The film won the 1949 Grand Prix at the Cannes Film Festival, a British Academy Award for Best Film, and an Academy Award for Best Black and White Cinematography in 1950.

The film was also voted the best British film of all time by the British Film Institute, while in 2004 the magazine Total Film named it the third greatest British film. The film also placed 57th on the American Film Institute's list of top American films, "100 Years... 100 Movies" in 1998, an accolade which is controversial because the film's only American connection was its executive co-producer, David O. Selznick; the other two, Sir Alexander Korda and Carol Reed, were British. In 2005, viewers of BBC Television's Newsnight Review voted the film their fourth most favourite of all time; it was the only film in the top five made prior to 1970.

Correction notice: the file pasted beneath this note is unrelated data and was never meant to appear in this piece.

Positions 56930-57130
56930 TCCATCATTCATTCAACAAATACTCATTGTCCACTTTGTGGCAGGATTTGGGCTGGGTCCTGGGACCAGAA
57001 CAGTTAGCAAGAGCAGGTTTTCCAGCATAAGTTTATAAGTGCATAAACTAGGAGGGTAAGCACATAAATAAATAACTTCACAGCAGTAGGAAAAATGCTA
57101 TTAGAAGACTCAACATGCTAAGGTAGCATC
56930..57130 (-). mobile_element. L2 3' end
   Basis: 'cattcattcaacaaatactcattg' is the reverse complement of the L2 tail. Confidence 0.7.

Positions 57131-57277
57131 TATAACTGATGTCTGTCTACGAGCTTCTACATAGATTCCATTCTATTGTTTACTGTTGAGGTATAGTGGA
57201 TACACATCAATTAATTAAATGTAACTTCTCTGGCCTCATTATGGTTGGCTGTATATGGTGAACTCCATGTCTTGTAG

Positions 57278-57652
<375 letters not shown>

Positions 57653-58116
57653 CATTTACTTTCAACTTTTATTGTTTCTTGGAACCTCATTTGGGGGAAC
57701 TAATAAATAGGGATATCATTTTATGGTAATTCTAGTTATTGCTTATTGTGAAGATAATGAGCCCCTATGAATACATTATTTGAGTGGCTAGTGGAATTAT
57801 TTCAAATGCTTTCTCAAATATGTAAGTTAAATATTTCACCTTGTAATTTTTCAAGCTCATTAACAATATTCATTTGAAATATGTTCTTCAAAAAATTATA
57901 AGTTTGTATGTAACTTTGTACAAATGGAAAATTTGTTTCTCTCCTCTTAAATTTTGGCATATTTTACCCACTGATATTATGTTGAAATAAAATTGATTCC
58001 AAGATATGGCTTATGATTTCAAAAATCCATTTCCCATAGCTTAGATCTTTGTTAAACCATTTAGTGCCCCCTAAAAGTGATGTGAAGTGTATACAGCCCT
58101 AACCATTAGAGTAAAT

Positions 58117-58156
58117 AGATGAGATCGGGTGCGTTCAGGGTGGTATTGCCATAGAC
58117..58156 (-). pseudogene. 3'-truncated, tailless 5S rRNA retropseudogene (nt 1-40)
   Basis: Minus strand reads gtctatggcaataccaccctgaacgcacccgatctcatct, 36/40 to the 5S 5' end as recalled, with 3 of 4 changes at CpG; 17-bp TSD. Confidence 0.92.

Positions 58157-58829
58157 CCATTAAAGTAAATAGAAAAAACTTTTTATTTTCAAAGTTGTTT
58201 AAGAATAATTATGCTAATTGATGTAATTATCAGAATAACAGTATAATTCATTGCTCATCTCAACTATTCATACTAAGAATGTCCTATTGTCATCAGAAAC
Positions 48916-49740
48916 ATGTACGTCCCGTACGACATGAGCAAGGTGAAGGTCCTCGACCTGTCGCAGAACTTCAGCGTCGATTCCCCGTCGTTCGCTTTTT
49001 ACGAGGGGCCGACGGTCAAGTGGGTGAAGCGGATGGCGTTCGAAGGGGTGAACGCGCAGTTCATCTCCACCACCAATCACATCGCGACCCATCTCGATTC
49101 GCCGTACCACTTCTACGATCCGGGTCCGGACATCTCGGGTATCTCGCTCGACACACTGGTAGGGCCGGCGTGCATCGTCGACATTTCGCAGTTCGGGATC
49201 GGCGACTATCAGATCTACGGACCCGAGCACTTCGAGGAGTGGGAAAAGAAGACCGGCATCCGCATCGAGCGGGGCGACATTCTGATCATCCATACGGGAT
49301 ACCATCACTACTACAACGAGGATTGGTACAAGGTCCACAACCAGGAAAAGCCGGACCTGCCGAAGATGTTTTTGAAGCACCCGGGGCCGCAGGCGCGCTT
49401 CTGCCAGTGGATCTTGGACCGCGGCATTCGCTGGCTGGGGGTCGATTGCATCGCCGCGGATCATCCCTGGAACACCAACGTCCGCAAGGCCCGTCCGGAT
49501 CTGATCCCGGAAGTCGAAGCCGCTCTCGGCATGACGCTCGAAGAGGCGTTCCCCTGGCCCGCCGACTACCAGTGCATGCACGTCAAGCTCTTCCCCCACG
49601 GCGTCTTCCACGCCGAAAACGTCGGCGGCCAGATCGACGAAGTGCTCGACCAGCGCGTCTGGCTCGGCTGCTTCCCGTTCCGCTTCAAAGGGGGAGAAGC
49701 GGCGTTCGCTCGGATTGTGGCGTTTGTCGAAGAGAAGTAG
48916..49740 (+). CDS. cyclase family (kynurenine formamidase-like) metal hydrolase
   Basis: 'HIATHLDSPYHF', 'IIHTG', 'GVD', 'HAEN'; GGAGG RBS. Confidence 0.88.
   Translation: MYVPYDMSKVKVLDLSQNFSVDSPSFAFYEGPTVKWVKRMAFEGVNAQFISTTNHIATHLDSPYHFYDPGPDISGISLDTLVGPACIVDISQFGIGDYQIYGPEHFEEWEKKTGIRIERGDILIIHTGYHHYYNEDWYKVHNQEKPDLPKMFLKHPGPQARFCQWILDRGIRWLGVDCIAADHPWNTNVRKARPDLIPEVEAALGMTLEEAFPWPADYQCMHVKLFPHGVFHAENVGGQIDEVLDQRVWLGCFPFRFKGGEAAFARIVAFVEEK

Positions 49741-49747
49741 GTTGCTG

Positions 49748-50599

The Third Man
Directed by
Carol Reed

Produced by
Alexander Korda, David O. Selznick

Written by
Graham Greene

Orson Welles
Joseph Cotten
Alida Valli
Trevor Howard
Wilfrid Hyde-White
Bernard Lee

Music by
Anton Karas

Editing by
Oswald Hafenrichter

Distributed by
British Lion Films (UK)
Text source in extracts:
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A 1040 Wien, Pressgasse 25
+43-(0)1- 586 48 72
The "third man private collection - 3mpc" is a privately run museum dedicated to the movie classic "The Third Man" shot in Vienna in 1948.

Ten rooms illustrate the movie's international success and the daily life in post-war Vienna showing a wide range of originals and documents.

This a living collection that grows and grows...
Please visit us from time to time on this website or in the
museum to see what's new.

The museum is a tribute to Graham Greene, Carol Reed, Orson Welles, Joseph Cotten, Alida Valli, Anton Karas, Trevor Howard and ... Harry Lime!